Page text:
Conservation Corner: Suspended Animation

Chorus Frog

By Dan Zarlenga, Missouri Department of Conservation

We’ve seen the science fiction movies, the ones where the astronauts embark on a many-year mission through the galaxy. The travelers put themselves in a “cryochamber” and—using incredible technology—slip into suspended animation. Time and aging stop for them as they sleep their long voyage away.

In nature, cryogenic sleep is not exotic science fiction—for some animals, it’s just how they spend the winter. One of those critters is even commonly found around here, the boreal chorus frog. In fact, they should be entering their long sleep just about now.

The journey the chorus frog must make is not from one star to another, but from one season to the next. Rather than the cold blackness of space, it must survive the cold and gray of a long winter.

We know the boreal chorus frog (formerly called the western chorus frog) by its familiar calls, heard during spring courtship. The frogs may only be an inch or so long, but the voices of the males sound off most conspicuously around ponds and streams as they attempt to attract mates. The call is like a raspy, vibrating trill, often described as a lot like a fingernail running over the teeth of a comb. But this time of year, they busy themselves with the task of survival.

The depths of winter offer nothing in terms of food and subsistence for these frogs, much like the starry void for long-distance space travelers. So boreal chorus frogs enter their own form of suspended animation. They burrow into shallow mud, a natural “cryochamber”. Instincts command their amphibian hearts to come to a stop, breathing ceases, metabolism slows, and they literally freeze.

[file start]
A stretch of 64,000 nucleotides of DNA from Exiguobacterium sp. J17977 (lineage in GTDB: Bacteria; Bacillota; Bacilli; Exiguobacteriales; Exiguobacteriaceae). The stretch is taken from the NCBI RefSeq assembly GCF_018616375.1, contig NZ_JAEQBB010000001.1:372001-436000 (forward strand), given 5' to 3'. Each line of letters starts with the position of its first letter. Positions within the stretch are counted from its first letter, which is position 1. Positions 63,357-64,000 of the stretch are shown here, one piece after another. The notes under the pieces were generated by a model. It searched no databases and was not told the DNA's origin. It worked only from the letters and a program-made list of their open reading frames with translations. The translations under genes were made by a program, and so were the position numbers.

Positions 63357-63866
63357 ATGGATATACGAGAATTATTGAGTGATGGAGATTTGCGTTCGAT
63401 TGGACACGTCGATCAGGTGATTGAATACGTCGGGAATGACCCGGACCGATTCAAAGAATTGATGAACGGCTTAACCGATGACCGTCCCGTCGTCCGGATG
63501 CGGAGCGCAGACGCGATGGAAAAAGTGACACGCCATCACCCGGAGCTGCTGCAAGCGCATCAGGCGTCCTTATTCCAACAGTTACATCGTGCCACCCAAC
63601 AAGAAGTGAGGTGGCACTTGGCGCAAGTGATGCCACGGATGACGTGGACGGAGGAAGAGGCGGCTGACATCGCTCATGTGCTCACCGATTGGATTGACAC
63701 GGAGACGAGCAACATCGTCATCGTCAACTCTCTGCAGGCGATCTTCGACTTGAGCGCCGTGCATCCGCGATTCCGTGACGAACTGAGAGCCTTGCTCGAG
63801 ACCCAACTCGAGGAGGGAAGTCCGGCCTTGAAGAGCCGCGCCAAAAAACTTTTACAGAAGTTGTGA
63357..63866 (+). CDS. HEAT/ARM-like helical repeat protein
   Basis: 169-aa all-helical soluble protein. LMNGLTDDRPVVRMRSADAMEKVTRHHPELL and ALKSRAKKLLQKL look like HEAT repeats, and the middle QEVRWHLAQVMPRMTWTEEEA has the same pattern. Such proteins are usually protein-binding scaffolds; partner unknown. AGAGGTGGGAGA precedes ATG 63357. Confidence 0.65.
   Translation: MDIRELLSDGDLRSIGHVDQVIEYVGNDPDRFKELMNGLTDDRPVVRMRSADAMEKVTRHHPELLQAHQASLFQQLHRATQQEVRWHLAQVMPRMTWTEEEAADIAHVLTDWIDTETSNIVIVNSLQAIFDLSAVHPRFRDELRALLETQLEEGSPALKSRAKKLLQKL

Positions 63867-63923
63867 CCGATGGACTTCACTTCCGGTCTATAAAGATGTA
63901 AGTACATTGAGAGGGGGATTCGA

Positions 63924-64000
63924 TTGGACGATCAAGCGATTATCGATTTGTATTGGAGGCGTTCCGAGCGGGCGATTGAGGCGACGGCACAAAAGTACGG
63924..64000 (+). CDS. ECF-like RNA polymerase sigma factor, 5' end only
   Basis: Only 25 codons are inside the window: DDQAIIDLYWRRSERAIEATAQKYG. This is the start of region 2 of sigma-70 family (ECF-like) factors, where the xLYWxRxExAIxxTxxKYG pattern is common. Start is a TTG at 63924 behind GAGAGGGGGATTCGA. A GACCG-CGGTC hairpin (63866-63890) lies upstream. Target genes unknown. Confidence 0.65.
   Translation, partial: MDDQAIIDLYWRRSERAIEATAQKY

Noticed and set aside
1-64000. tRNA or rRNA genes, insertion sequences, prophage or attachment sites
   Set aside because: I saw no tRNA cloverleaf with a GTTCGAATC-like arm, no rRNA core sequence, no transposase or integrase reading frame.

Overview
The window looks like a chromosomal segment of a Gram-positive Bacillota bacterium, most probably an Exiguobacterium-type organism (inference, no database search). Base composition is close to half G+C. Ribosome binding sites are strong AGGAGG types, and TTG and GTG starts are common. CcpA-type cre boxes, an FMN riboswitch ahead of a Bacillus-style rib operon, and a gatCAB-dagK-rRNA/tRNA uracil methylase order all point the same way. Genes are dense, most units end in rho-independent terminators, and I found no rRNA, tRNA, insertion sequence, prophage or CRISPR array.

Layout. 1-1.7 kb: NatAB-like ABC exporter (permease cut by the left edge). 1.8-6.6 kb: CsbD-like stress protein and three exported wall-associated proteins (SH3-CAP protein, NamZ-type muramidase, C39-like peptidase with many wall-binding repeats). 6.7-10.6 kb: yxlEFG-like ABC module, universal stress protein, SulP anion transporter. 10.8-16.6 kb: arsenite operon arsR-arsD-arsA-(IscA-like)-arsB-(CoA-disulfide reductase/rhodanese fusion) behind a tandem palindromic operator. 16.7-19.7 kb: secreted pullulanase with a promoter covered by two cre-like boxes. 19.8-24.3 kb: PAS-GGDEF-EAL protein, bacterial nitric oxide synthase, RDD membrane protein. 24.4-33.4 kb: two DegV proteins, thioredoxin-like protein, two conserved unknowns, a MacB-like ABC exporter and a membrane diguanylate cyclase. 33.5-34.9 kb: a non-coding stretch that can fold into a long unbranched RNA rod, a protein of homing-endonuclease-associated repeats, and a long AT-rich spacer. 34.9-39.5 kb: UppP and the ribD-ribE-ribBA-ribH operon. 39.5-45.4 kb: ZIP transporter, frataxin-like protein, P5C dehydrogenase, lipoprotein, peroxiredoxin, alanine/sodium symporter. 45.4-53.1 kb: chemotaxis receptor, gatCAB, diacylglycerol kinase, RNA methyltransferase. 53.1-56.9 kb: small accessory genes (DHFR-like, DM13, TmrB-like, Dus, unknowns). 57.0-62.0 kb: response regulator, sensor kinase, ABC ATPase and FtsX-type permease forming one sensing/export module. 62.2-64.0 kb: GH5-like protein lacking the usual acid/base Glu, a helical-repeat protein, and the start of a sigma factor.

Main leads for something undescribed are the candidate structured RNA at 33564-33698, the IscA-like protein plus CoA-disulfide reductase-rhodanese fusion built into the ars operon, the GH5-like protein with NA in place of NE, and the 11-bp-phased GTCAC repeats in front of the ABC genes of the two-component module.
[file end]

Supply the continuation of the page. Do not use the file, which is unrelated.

Normally, ice crystals forming in the frog’s delicate tissues would be fatal to it. But these deep freeze dynamos secret miraculous protein crystals that act sort of like “decoy” cells. Ice forms around these crystals, instead of other more vital cells within the frog’s body. The frog can now freeze itself safely, without any damage. These protein crystals even contain their own antifreeze chemicals that prevent the crystals themselves from freezing.

The spacefarers of science fiction slumber through the depths of space until reaching the new worlds of their destination star. Thanks to an amazing natural adaptation, boreal chorus frogs journey the long, dark months of winter, until the light and warmth of our own star thaws them out again. They reawaken in a new world of spring.

Next time you watch a space travel movie, remember that the humble boreal chorus frog has been using its own form of suspended animation long before humans ever conceived of it. These amazing amphibians prove that realty can be more fascinating than fiction!